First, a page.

Mandalorian series: A new take on the crime underworld of Star Wars

Mackenzie Bernas, Staff Writer

By Mackenzie Bernas


Mandalorian’s premiere comes out swinging with Disney’s expensive take on the life of a lone Mandalorian bounty hunter while exploring the criminal underworld of Star Wars. The Mandalorian is played by Pedro Pascal, more popularly known for getting his head split open by the Mountain in Game of Thrones as Oberyn. The story is set five years after The Return of the Jedi, which means that this is after Jabba the Hutt enslaved Leia, Yoda and Darth Vader’s death, the destruction of the Death Star, and the fall of the empire. After everything was said and done, the episode leaves the audience wanting an encore and shows an interesting side of the crime underworld, especially giving more background to the infamous Mandalorian bounty hunters.

Something I wasn’t expecting in this show were the Western movie clichès. The episode opens with a classic bar-bullies beat down by Pascal to save the “damsel,” who happens to be his bounty target. Despite the scene being a common trope, it was an enjoyable and nice way of letting viewers know that the Mandalorian can kick some serious alien butt. The music also fits the commonplace Western theme, and almost made me forget what show I was watching. Another Western clichè I caught was the “man tames steed” scene which transfers over to bounty hunter tames ugly alien rat-like mount. 

The helmet never coming off of Pascal’s head seemed like it would be problematic, but it turned out feeling mysterious and his conversations revealed a lot about his character. I thought I wouldn’t be able to connect to a character without seeing his or her face, but it only made for a cooler character and had me relying on his actions to be a substitute for his expressions. <<SPOILER AHEAD>> Even the scene that made every audience member excited with baby Yoda’s appearance had Pascal in a helmet. <<END OF SPOILER>>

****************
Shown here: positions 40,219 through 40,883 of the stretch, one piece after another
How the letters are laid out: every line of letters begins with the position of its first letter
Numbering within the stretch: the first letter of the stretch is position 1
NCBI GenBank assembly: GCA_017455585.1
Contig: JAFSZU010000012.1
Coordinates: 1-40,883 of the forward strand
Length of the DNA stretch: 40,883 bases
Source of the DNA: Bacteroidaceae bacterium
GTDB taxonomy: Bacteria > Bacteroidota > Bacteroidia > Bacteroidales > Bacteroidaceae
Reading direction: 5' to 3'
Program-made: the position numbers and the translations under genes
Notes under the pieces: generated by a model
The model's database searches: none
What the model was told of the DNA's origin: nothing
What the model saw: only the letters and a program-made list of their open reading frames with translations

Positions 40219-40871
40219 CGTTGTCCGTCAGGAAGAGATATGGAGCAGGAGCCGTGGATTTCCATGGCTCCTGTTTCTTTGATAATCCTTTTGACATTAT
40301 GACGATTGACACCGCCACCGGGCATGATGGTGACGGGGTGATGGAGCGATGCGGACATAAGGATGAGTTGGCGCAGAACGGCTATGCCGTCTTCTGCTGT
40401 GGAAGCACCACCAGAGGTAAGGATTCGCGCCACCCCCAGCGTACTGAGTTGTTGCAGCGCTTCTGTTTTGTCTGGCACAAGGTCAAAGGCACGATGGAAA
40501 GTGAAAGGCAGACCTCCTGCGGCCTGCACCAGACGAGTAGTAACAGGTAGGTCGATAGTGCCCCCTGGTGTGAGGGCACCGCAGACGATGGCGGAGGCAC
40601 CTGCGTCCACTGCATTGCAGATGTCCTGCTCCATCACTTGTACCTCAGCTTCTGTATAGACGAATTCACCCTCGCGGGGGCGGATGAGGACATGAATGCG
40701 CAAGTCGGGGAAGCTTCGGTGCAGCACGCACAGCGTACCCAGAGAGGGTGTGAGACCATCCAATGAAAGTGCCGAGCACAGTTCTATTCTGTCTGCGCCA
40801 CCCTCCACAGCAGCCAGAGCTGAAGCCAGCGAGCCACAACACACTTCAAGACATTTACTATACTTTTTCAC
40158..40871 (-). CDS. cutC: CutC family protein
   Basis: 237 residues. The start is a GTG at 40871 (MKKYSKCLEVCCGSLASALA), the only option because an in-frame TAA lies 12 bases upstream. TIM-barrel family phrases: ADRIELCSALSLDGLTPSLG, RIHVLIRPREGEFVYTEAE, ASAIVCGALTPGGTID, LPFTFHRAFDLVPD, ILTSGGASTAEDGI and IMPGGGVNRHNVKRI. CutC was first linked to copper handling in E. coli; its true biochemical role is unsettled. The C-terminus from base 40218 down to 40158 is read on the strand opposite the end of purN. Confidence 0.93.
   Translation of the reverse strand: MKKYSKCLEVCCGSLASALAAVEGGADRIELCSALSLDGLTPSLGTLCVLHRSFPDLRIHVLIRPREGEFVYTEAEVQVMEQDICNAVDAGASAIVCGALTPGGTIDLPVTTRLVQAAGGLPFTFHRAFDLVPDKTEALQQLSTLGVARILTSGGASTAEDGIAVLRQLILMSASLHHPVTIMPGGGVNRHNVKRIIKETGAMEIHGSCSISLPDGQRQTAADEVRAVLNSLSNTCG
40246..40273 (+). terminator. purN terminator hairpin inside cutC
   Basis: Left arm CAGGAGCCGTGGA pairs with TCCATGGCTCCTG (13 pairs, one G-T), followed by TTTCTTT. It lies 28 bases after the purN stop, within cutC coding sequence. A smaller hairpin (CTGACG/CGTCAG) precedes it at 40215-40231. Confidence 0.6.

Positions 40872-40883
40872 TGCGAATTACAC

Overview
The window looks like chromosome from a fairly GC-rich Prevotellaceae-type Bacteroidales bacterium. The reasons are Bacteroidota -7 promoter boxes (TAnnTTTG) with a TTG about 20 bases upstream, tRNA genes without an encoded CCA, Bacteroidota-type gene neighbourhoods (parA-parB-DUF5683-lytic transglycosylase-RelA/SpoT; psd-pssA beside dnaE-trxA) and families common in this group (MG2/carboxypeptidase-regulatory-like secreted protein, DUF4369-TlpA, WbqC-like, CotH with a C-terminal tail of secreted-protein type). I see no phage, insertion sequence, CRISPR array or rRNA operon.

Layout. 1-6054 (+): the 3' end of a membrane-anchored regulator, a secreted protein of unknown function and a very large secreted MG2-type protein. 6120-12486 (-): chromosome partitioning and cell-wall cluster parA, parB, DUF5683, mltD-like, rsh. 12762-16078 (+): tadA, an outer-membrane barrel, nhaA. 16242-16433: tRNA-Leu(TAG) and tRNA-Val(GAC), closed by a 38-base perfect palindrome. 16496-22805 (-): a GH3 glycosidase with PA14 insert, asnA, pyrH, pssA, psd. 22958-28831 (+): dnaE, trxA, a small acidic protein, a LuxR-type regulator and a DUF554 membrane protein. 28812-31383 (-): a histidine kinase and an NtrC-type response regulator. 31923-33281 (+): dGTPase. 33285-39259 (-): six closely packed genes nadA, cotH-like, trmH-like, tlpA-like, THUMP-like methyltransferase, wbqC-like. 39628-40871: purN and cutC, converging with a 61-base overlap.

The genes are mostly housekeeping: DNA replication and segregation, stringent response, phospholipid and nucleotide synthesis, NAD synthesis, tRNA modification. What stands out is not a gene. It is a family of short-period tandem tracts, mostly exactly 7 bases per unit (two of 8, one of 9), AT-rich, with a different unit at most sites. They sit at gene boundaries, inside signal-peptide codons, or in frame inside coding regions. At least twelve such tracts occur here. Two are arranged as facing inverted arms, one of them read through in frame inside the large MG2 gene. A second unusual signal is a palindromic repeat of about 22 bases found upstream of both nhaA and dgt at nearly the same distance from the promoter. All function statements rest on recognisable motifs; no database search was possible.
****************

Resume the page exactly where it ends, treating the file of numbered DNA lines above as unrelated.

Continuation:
One theory that came from this episode is that the main character is an orphan or “foundling” that was taken in by the Mandalorians because he uses his much needed credits to make a plate of armor for his shoulder out of Mandalorian metal. Another scene that supports this theory is when Pascal is taming his steed and is more than ready to throw in the towel before the old alien convinces him otherwise by telling a real Mandalorian could do it. He might have some insecurities about not being true blood Mandalorian, and tries to prove himself multiple times. And this isn’t a theory, but a lot of questions were raised from the tiny green 50-year-old target Pascal decided to save from the way-too-cool bounty droid. I for one am eager to learn more about the Yoda species. This episode did feel like a mini-episode in an eight-episode season, but expectations are high after the baby Yoda made everyone’s faces do a 180 to sheer excitement.